Securing the Future: The Intersection of AI and Cybersecurity

Artificial intelligence (AI) has revolutionized the way we live and work, offering limitless possibilities and opportunities. However, as with any technological advancement, it also presents new challenges and insecurities. 

As engineers, we need to understand the risks and significance of securing data and infrastructure to prevent exploitation. 

I was honored recently with a spot on a panel at the Cyber Summit hosted by Blu Ventures. My co-panelists all had varied backgrounds, which led to such an interesting and amazing discussion. Richard Puckett, the CISO of Boeing, Rod Little of KPMG, Tim O’Shea CTO of DeepSig, and I were able to share our insights and opinions on AI and what it means for cybersecurity. 

Join me for some key takeaways from those conversations as we navigate the complexities of the digital landscape - and discover how we can secure our future with AI.

Why is AI a Threat to Cyber Security?

In today's ever-evolving technological landscape, artificial intelligence (AI) has emerged as a powerful tool that has revolutionized the way we work and live, from chatbots and voice assistants to self-driving cars. However, as with any new technology, AI also presents new challenges in security, making cybersecurity a critical concern.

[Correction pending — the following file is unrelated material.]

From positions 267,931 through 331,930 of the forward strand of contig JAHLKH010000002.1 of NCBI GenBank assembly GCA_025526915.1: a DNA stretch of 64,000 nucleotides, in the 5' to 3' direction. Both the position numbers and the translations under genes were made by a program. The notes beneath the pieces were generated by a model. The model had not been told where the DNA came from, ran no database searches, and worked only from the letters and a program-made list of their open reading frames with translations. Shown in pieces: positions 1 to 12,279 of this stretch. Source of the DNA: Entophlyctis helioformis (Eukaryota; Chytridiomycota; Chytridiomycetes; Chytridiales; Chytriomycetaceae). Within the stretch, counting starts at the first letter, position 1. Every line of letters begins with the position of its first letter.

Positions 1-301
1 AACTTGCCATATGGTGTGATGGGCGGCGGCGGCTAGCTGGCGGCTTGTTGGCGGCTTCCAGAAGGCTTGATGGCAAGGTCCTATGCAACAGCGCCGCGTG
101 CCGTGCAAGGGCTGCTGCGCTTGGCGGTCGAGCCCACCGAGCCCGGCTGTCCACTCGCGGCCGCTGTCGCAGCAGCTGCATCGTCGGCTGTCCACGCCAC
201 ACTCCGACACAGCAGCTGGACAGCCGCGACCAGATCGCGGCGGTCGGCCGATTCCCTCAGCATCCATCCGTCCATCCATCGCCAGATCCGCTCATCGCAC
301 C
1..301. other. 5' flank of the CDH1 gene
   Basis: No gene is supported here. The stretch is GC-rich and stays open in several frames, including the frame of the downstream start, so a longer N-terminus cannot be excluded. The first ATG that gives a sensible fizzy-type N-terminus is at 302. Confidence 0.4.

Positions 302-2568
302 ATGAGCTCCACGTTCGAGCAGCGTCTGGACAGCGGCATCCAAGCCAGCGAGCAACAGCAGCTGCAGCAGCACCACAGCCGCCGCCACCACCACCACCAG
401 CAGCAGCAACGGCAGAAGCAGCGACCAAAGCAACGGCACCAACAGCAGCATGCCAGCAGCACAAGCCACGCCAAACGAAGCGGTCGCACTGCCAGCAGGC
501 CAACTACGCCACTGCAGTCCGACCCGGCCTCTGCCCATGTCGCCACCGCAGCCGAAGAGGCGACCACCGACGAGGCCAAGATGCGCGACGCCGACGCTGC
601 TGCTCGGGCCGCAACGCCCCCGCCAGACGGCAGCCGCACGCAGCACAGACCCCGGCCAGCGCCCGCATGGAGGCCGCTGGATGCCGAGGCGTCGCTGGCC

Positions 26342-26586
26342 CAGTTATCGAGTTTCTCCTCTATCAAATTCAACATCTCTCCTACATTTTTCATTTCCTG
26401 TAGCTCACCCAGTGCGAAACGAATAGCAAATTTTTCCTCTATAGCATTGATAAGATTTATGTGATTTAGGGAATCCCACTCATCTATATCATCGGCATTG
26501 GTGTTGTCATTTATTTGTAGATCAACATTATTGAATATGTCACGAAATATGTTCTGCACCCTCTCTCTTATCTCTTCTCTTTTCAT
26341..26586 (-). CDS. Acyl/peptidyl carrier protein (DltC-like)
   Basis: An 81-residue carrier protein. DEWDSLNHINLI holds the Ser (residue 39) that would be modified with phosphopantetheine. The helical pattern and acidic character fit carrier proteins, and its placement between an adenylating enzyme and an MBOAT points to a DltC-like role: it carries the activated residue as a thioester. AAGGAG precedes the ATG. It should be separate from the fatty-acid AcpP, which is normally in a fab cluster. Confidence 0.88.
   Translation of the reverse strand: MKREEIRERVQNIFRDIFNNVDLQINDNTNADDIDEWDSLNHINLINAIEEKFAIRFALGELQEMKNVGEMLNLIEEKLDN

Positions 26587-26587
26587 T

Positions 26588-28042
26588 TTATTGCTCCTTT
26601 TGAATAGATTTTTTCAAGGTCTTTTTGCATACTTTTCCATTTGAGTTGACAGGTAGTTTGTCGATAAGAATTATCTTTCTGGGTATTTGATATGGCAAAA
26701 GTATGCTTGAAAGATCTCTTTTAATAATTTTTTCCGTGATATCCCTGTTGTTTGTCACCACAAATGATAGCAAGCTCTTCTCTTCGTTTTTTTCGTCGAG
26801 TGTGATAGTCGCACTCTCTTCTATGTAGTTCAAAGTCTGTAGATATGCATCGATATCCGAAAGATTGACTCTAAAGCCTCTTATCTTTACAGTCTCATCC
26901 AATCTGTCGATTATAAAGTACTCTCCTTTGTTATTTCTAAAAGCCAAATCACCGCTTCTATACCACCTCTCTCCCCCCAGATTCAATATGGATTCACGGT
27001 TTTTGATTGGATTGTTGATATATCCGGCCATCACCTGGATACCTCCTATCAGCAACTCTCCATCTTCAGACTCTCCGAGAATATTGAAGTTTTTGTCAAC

Here are some thoughts.

Benefits of AI for Computer Engineers

Ultimately, I think the advent of AI is overwhelmingly positive.

LLM chatbots are especially helpful to us in terms of cyber operations process flows related to speed and efficiency. Human operators are capable of making highly nuanced decisions based on a lot of factors. 

Some of those factors can be derived directly from data, whereas some require a deeper understanding of human relationships and emotions.